As a former director of the United States Fish and Wildlife Service (FWS) during the Clinton administration, the armed occupation of the Malheur National Wildlife Refuge by anti-government extremists has been a tragedy for me both professionally and personally. It has been a professional tragedy given my history as a former government official responsible for the management of the National Wildlife Refuge System and its dedicated employees. It has also touched me personally, since my husband spent many years as a refuge manager. So it is no exaggeration to say that the protection and appreciation of our wildlife refuges is hardwired into my DNA.
Started by President Teddy Roosevelt in 1903, the refuge system has grown to more than 560 units, providing a protective home to a diverse array of wildlife. Beyond the refuge system's immeasurable value to the wildlife legacy of this country, it has also provided enormous recreational and economic benefits to the American people. In 2013 alone, more than 47 million people visited and enjoyed our wildlife refuges. In 2011, visitors generated more than $2.4 billion in annual sales to local economies, resulting in 35,000 jobs and an estimated $342 million in tax revenues. Investments in refuges pay for themselves: for every dollar appropriated to refuges by Congress, it is estimated that the average return is $4.78, a rate of return of 388%. And the environmental benefits provided to local communities are even greater, with the value of their ecological contributions to cleaner water and air and abundant wildlife estimated at more than $32 billion.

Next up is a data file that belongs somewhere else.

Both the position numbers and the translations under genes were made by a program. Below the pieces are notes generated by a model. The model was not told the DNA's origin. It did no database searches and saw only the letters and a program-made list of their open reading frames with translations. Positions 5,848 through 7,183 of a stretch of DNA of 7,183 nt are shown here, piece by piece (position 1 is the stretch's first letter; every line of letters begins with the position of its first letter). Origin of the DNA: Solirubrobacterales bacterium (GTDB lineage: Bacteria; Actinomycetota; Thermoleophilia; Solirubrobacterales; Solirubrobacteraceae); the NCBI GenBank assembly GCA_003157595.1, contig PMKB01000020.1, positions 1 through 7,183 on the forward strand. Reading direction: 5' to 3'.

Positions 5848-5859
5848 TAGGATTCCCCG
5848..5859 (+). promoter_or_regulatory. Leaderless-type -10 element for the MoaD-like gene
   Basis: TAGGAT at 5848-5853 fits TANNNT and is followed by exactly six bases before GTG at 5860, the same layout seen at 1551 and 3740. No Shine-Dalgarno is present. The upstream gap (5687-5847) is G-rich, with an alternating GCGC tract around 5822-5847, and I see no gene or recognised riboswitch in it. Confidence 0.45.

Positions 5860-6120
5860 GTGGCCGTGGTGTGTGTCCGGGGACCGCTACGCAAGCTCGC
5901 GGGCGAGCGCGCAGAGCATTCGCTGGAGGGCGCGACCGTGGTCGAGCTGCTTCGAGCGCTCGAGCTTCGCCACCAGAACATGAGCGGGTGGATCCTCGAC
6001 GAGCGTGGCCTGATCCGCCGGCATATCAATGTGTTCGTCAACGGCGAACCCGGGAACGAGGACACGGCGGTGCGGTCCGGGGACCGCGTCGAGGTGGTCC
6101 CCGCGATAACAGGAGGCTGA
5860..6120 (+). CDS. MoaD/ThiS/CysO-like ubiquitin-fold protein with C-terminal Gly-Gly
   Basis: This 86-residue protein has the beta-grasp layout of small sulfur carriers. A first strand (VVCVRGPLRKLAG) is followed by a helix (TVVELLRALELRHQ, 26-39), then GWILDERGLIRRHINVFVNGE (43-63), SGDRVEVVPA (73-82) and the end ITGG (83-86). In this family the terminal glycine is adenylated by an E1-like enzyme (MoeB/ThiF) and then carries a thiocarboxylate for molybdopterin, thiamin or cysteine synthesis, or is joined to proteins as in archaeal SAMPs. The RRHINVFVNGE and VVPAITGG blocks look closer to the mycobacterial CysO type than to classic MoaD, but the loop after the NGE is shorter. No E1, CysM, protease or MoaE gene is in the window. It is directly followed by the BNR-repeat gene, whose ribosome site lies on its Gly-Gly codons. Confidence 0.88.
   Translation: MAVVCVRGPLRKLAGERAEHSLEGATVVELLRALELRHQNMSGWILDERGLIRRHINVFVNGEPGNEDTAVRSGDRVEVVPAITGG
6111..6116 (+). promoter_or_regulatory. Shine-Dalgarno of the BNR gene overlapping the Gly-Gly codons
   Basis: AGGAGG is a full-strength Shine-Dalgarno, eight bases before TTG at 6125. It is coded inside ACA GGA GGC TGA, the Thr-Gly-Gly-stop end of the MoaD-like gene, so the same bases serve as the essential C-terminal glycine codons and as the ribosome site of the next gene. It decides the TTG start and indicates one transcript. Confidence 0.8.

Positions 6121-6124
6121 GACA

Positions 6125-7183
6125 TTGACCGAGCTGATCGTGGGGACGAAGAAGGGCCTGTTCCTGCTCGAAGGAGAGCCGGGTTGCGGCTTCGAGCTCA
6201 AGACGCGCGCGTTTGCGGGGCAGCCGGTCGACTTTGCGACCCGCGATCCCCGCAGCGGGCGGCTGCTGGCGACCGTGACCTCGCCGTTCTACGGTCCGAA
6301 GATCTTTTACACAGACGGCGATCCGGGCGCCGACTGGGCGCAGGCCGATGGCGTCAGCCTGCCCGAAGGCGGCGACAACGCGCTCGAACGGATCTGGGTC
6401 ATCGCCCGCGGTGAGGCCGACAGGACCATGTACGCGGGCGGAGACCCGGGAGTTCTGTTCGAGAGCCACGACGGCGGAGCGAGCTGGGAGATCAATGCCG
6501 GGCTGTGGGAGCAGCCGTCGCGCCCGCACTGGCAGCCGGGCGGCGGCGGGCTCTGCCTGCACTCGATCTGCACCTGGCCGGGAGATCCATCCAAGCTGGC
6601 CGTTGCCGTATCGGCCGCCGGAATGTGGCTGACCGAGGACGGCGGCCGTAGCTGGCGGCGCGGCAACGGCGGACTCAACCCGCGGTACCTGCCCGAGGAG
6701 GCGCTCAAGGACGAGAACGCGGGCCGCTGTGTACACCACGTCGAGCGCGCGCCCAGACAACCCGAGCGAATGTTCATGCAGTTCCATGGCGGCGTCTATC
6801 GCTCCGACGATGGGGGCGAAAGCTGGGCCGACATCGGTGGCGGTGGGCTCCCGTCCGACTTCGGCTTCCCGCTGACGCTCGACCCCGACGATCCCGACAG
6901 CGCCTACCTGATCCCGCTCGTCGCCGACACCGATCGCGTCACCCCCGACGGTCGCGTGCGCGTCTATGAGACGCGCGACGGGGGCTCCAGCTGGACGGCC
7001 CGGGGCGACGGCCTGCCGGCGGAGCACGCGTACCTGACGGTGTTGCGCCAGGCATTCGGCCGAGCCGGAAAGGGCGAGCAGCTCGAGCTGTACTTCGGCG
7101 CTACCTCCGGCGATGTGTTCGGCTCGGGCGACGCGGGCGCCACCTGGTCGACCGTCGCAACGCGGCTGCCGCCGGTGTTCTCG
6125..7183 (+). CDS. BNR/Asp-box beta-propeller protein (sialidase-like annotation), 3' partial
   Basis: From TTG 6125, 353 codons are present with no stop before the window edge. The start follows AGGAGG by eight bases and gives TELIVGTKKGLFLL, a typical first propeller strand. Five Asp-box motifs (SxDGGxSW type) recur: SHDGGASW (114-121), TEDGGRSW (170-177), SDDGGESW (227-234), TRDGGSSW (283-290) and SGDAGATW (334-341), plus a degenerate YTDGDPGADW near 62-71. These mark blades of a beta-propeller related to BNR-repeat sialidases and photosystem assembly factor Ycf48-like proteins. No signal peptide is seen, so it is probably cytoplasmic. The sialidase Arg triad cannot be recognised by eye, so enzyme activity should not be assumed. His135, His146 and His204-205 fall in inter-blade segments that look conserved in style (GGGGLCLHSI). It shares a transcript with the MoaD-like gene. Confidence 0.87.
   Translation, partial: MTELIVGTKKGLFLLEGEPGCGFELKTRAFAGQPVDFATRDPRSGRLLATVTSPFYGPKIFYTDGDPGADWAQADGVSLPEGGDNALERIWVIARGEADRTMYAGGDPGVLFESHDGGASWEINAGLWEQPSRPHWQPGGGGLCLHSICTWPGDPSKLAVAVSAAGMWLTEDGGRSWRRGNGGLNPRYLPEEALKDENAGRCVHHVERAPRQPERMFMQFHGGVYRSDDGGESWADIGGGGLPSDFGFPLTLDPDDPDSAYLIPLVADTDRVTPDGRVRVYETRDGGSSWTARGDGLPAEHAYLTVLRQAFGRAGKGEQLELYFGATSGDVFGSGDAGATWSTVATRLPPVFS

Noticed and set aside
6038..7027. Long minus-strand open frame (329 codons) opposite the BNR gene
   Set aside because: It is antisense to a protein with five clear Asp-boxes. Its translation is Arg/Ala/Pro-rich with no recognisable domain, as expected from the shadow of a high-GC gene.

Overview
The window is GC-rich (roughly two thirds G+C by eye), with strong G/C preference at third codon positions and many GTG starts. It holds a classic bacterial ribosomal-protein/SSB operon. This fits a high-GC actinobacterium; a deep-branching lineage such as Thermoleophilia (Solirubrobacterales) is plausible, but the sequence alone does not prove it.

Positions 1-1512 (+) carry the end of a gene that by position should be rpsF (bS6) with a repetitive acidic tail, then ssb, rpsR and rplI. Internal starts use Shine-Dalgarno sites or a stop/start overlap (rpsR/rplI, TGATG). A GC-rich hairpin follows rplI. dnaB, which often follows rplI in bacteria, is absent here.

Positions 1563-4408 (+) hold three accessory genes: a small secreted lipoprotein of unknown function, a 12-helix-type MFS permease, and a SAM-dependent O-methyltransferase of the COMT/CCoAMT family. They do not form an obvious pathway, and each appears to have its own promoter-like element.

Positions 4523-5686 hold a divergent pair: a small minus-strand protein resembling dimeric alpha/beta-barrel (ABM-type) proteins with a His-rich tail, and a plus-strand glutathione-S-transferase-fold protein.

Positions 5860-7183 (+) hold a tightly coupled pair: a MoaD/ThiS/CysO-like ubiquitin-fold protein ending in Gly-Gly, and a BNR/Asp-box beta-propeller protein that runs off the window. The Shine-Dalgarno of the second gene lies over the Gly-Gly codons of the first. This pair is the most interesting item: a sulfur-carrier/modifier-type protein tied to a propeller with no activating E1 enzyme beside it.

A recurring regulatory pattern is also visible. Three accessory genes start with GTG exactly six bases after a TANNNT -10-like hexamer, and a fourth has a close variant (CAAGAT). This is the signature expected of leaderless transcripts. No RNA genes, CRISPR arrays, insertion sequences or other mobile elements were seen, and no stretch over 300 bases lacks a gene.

These enormous benefits are not unique to the refuge system, for there are similar environmental and economic benefits from other federal lands. For instance, national forests provide approximately 20% of our water supply, with that number rising to 50% or more in 11 western states. Some 180 million people in over 68,000 communities rely on these forested lands to capture and filter their drinking water. Our national forests welcome more than 160 million visitors a year to more than 14,000 recreation sites, with thousands of miles of streams and trails for hikers, bikers and horseback riders to enjoy. While national forests were once viewed primarily as two-by-four factories in the woods, their recreational and environmental benefits today now dwarf the benefits generated by traditional extractive uses like logging or mining.
The anti-government extremists that have occupied Malheur dismiss these environmental and economic benefits of our federal lands. They claim there is no authority under the Constitution for the federal government to own or reserve any land for national parks, forests, wildlife refuges, or the Bureau of Land Management. They also claim that Congress has no power under the Constitution to pass laws governing the conservation and management of these lands. Instead, they would transfer ownership of federal lands to the states or private economic interests.